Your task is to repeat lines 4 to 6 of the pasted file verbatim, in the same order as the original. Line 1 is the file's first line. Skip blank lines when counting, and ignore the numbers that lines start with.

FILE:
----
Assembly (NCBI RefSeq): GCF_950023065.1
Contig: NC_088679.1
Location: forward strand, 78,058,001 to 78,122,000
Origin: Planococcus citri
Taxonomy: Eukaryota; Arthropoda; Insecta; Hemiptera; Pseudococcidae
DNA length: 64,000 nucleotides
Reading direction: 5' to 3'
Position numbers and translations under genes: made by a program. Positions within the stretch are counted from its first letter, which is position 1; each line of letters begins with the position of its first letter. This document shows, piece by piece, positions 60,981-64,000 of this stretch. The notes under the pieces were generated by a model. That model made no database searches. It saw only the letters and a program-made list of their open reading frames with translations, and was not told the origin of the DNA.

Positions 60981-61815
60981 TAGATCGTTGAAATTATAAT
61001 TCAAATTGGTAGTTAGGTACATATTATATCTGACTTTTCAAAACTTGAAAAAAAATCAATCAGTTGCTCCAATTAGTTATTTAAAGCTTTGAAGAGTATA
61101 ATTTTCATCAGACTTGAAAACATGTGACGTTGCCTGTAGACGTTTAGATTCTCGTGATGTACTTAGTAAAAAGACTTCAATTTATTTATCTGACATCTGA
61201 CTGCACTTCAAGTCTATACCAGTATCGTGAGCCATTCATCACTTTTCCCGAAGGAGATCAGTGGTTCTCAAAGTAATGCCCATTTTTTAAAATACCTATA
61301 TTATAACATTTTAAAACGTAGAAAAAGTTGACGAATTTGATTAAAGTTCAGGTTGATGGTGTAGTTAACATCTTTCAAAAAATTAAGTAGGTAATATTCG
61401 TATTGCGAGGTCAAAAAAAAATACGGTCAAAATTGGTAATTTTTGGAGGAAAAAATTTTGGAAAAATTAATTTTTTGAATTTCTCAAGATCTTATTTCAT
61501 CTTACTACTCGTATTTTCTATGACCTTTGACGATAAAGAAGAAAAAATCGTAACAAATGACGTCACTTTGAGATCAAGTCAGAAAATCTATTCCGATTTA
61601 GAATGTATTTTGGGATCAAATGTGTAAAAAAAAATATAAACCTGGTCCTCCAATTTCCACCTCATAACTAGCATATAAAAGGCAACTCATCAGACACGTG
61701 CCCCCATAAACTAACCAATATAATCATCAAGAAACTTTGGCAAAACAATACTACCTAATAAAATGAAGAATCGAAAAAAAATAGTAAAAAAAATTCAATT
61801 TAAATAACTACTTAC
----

Origin: Planococcus citri
Taxonomy: Eukaryota; Arthropoda; Insecta; Hemiptera; Pseudococcidae
DNA length: 64,000 nucleotides